Posted 8/15/2005 11:48 PM (GMT -6)   
Though H.Pylori is not generally considered a contributing cause of GERD, the risk of peptic ulcers (some strains of pylori have a syringe-like protein that "injects" proteins through the somach lining to down regulate acid production according to a recent Scientific American article. That type of activity is thought to potentially result in ulcers), are a good reason to get rid of it. Your gut microbial population is resiliant and will adjust once you stop treatment.

bdr1
Regular Member


Date Joined Aug 2005
Total Posts : 121
   Posted 8/20/2005 3:08 PM (GMT -6)   
A quick note ...

H. Pylori is a very questionable debate. It is a bacterium that has evolved because of where & what we eat. You'll see that many Asian populations have almost 100% H. Pylori infection because of the poor sanitation combined with the high intake of raw foods.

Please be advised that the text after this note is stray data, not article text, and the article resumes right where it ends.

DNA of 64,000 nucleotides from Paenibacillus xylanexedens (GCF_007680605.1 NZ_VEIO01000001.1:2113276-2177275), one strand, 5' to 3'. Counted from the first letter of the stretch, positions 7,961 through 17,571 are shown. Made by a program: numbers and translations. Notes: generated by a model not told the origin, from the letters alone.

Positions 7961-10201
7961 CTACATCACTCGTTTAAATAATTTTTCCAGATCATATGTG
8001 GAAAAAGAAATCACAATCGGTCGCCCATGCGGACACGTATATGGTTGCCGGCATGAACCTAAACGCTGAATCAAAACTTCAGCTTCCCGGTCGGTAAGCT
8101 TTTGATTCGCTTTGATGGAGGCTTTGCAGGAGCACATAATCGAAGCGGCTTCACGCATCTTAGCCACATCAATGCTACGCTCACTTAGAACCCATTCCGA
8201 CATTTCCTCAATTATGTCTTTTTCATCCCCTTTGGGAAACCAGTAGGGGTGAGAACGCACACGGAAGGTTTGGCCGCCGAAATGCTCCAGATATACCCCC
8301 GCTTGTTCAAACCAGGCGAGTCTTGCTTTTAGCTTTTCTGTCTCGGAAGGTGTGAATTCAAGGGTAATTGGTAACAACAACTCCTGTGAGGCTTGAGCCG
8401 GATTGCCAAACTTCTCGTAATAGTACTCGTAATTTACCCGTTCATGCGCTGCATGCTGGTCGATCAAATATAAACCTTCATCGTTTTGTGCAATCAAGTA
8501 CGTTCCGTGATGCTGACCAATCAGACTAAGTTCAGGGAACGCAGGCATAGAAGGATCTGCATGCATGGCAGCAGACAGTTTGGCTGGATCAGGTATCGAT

That said, if you doctor tests you for it -- he is required by law (as H. Pylori can be a pre-cursor to a type of cancer) to treat you for it. The PrevPac (the combination that you described) is quite effective at treating the infection, however, as antibiotic resistance has increased --- many other medications can be prescribed if your husband is still positive for H. Pylori.

Additionally -- after being treated for H. Pylori, patients often still have GERD or reflux-like symptoms. Treatment with a PPI (because of the relaxation in the LES) is often continued after H. Pylori treatment because your body is still refluxing -- it's just that the pH of what you're refluxing is no longer presenting symptoms and is not damaging your esophogus.

I'd stick to medical science ... the pharmaceutical companies are in the business of making money. If they could package all of the "cures" that naturopathic people say works - they would. The honest truth is that there simply is no evidence to support the claims that many of the "supplement" companies place on their bottles (and ... due to FDA de-regulation of the "supplement" products, they're not required to support their claims with peer-reviewed, factual research).